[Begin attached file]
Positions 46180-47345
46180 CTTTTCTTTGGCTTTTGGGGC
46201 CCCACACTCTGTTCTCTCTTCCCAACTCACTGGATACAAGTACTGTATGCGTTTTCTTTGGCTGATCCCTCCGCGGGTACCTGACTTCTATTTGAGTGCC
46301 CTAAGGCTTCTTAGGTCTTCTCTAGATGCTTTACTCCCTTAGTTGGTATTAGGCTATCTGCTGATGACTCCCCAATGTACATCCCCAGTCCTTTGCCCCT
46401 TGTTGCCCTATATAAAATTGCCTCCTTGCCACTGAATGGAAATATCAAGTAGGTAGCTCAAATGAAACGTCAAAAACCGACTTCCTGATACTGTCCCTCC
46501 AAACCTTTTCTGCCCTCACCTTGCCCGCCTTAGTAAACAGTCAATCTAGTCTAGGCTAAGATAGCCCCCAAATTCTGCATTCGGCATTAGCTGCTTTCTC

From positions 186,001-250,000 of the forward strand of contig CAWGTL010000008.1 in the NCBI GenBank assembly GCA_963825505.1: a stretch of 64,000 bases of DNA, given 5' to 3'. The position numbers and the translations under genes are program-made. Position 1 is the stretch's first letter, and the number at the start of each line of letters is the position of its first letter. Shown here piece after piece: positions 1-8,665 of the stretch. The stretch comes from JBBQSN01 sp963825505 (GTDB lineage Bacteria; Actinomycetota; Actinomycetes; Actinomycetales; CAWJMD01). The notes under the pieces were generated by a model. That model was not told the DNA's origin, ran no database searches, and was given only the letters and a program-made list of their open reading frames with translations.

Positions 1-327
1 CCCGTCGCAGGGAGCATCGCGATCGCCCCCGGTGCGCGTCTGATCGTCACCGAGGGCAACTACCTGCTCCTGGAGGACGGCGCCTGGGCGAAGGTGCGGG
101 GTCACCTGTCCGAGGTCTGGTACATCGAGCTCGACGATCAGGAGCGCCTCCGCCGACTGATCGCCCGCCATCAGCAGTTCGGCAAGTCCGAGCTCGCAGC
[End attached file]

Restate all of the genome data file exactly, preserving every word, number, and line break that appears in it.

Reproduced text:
Positions 46180-47345
46180 CTTTTCTTTGGCTTTTGGGGC
46201 CCCACACTCTGTTCTCTCTTCCCAACTCACTGGATACAAGTACTGTATGCGTTTTCTTTGGCTGATCCCTCCGCGGGTACCTGACTTCTATTTGAGTGCC
46301 CTAAGGCTTCTTAGGTCTTCTCTAGATGCTTTACTCCCTTAGTTGGTATTAGGCTATCTGCTGATGACTCCCCAATGTACATCCCCAGTCCTTTGCCCCT
46401 TGTTGCCCTATATAAAATTGCCTCCTTGCCACTGAATGGAAATATCAAGTAGGTAGCTCAAATGAAACGTCAAAAACCGACTTCCTGATACTGTCCCTCC
46501 AAACCTTTTCTGCCCTCACCTTGCCCGCCTTAGTAAACAGTCAATCTAGTCTAGGCTAAGATAGCCCCCAAATTCTGCATTCGGCATTAGCTGCTTTCTC

From positions 186,001-250,000 of the forward strand of contig CAWGTL010000008.1 in the NCBI GenBank assembly GCA_963825505.1: a stretch of 64,000 bases of DNA, given 5' to 3'. The position numbers and the translations under genes are program-made. Position 1 is the stretch's first letter, and the number at the start of each line of letters is the position of its first letter. Shown here piece after piece: positions 1-8,665 of the stretch. The stretch comes from JBBQSN01 sp963825505 (GTDB lineage Bacteria; Actinomycetota; Actinomycetes; Actinomycetales; CAWJMD01). The notes under the pieces were generated by a model. That model was not told the DNA's origin, ran no database searches, and was given only the letters and a program-made list of their open reading frames with translations.

Positions 1-327
1 CCCGTCGCAGGGAGCATCGCGATCGCCCCCGGTGCGCGTCTGATCGTCACCGAGGGCAACTACCTGCTCCTGGAGGACGGCGCCTGGGCGAAGGTGCGGG
101 GTCACCTGTCCGAGGTCTGGTACATCGAGCTCGACGATCAGGAGCGCCTCCGCCGACTGATCGCCCGCCATCAGCAGTTCGGCAAGTCCGAGCTCGCAGC